The Woods Institute is now part of the Stanford Doerr School of Sustainability
Knowing the steps is not the same thing as knowing how to dance. Similarly, policy interventions to stop deforestation are most effective when enacted in a certain order, according to a new Stanford study.
The first-of-its-kind analysis, published Oct. 27 in Global Sustainability, provides a blueprint for public and private interventions that could help empower countries around the world to reverse the destruction of a precious global resource. (Read related research brief for policymakers)
“Stopping deforestation is a classic collective action problem,” said study lead author Paul Furumo, a postdoctoral research fellow in Earth system science at Stanford’s School of Earth, Energy & Environmental Sciences (Stanford Earth). “While it is encouraging to see new public and private actors making commitments, we need to accelerate progress.”
Despite a slew of corporate commitments, national laws and international financial support aimed at slowing deforestation, the opposite has occurred. Forest loss over the past decade was greater than the previous decade, and the Amazon rainforest has seen a record level of destruction this past year.
“Deforestation is a wicked problem that eludes easy solutions,” said study coauthor Eric Lambin, a professor of Earth system science in Stanford Earth. “Targets, strategies and progress depend on a wide range of variables, such as geographic context, and stakeholders with diverse motivations, land uses and values. This has led to a messy mix of strategies that may be redundant or outright antagonistic.”
Focusing on commodity production in Brazil, Costa Rica and Colombia, Furumo and Lambin set out to understand how a well-designed sequence of interventions can deliver conservation goals at lower cost across entire at-risk regions. The researchers reconstructed the policy mix of over 60 public and private zero-deforestation interventions in each country. These policies fell into three domains—domestic public policies, international financial incentives to reduce land-based emissions and supply chain initiatives. They classified each intervention as either a disincentive, incentive or enabling measure, and noted when each was introduced into the policy mix.
A pattern soon revealed itself.
Brazil, Costa Rica and Colombia historically tended to start with disincentives or deterrents, such as expanded protected areas and stiffer consequences for violators, to slow land clearing, consolidate the agricultural frontier and deter speculation.
Next came regulatory incentives, such as conditional payments to protect private forests and the freezing of agricultural credit in counties with high rates of deforestation, to make legal compliance more attractive.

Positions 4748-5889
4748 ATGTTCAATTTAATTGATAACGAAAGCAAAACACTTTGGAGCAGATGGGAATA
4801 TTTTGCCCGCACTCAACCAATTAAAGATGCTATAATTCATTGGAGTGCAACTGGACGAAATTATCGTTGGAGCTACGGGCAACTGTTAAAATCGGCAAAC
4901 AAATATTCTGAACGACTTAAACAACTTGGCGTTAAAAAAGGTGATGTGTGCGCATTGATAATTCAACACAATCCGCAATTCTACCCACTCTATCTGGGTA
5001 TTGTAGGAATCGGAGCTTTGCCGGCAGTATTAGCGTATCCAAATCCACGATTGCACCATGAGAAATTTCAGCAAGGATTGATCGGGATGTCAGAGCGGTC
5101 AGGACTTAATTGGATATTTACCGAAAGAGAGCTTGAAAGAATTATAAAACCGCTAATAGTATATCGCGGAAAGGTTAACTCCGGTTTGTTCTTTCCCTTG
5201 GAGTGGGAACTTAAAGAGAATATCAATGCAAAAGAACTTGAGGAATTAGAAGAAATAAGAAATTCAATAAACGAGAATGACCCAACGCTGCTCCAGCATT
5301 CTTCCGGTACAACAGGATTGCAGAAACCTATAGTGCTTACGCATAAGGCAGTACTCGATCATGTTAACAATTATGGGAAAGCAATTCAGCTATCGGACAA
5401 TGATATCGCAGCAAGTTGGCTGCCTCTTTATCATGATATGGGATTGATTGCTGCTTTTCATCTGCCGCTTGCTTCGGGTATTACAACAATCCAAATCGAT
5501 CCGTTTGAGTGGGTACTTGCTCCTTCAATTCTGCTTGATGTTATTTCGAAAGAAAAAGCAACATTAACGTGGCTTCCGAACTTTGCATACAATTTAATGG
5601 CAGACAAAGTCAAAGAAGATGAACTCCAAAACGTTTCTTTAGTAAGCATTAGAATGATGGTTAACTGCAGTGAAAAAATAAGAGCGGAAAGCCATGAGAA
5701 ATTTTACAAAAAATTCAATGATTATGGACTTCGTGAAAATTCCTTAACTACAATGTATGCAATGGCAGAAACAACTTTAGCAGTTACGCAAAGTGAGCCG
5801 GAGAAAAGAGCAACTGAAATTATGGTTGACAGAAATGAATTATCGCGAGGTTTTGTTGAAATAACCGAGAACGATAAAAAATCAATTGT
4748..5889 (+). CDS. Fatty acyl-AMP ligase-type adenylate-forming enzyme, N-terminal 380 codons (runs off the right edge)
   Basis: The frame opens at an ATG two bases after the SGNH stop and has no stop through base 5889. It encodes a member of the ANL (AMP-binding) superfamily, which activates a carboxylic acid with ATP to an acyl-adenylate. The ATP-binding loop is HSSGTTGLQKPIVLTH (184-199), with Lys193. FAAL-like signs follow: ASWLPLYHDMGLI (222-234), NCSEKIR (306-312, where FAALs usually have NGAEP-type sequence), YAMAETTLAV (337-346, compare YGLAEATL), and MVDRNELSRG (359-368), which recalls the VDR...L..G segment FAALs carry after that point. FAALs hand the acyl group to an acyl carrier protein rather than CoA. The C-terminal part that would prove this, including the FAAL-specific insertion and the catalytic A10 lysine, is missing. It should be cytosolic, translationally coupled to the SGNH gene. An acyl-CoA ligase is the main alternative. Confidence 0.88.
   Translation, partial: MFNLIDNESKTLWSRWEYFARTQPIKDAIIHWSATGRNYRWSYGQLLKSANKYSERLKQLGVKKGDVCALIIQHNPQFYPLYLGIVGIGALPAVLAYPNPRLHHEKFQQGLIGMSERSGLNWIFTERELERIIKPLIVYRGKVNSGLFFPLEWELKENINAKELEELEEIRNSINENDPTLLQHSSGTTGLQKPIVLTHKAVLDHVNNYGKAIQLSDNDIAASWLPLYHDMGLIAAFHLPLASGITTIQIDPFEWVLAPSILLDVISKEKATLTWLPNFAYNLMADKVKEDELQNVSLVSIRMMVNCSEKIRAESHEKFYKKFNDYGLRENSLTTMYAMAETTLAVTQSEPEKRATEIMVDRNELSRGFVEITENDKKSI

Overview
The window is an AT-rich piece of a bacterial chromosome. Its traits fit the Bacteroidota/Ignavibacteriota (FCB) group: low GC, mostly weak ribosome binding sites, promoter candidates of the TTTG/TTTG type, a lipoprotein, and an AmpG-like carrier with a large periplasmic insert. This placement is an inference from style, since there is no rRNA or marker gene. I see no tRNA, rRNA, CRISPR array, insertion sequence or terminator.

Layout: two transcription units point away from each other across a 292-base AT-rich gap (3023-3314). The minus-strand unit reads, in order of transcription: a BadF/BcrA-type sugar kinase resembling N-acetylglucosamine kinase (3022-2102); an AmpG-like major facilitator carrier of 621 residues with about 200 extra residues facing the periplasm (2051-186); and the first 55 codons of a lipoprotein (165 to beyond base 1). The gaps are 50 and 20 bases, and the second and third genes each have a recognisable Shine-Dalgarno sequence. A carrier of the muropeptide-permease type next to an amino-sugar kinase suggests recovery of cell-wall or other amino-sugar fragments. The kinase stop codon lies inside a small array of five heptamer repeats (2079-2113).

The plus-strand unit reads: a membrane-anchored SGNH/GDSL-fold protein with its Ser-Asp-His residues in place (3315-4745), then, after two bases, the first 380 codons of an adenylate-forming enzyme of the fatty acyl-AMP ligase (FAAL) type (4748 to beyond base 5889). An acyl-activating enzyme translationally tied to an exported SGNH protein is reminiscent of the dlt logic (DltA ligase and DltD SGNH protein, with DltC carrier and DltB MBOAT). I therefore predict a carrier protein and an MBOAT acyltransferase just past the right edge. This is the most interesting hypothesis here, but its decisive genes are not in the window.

The third step was often voluntary initiatives, such as a $1 billion commitment from Norway in exchange for Brazil’s 2009 pledge to reduce deforestation by 80% by 2020. This type of international climate financing tied to forests helped Brazil, Costa Rica and Colombia take on broader institutional reforms.
As a final step, the three countries are now pursuing performance-based supply chain interventions, such as public-private partnerships and market exclusion.
From this pattern of interventions, Furumo and Lambin gleaned several overarching lessons for effectively slowing deforestation. Among them:
· The policy sequence should match the evolving threats or drivers of deforestation, as core forests become active frontiers and eventually transition to production landscapes. Since unplanned infrastructure often initiates this cycle, a key first step is channeling these projects away from intact forests.
· Slowing land clearing in frontier forests requires state-led command-and-control measures that increase risks, such as fines, for illegally cutting forests, as well as incentives, such as cash payments, to reduce opportunity costs.
· In later stages, the focus of policies should be on accelerating forest recovery. Sustainable agricultural policies that expand alternative models of production, provide access to non-forested lands, and create more value for farmers are key since most gains in forest cover occur in production landscapes outside of protected areas.
· A deliberate sequencing of policies helps overcome resistance by powerful actors with vested interests, and builds political support for sustainable land use. This requires forging coalitions in support of stronger conservation measures, such as by offering incentives for sustainable forestry practices before putting a ban on forest clearing.
· Technology is an ally. Advancements, such as satellite-based forest monitoring systems, can underpin interventions by tracking deforestation at the farm level to support enforcement of land use regulations and zero-deforestation commitments by companies. This also unlocks new opportunities for public-private partnerships whereby companies make performance-based commitments and governments monitor progress.
“We are in the midst of an unprecedented opportunity to reduce deforestation through public and private collaboration” said Furumo. “It won’t be done with a single strategy and it won’t be a matter of copy-pasting successful interventions from one country to another. It will be a product of more efficient and coordinated governance that designs synergies across instruments and actors.”
Lambin is also the George and Setsuko Ishiyama Provostial Professor at Stanford Earth, a senior fellow at the Stanford Woods Institute for the Environment and a professor at the University of Louvain, Belgium.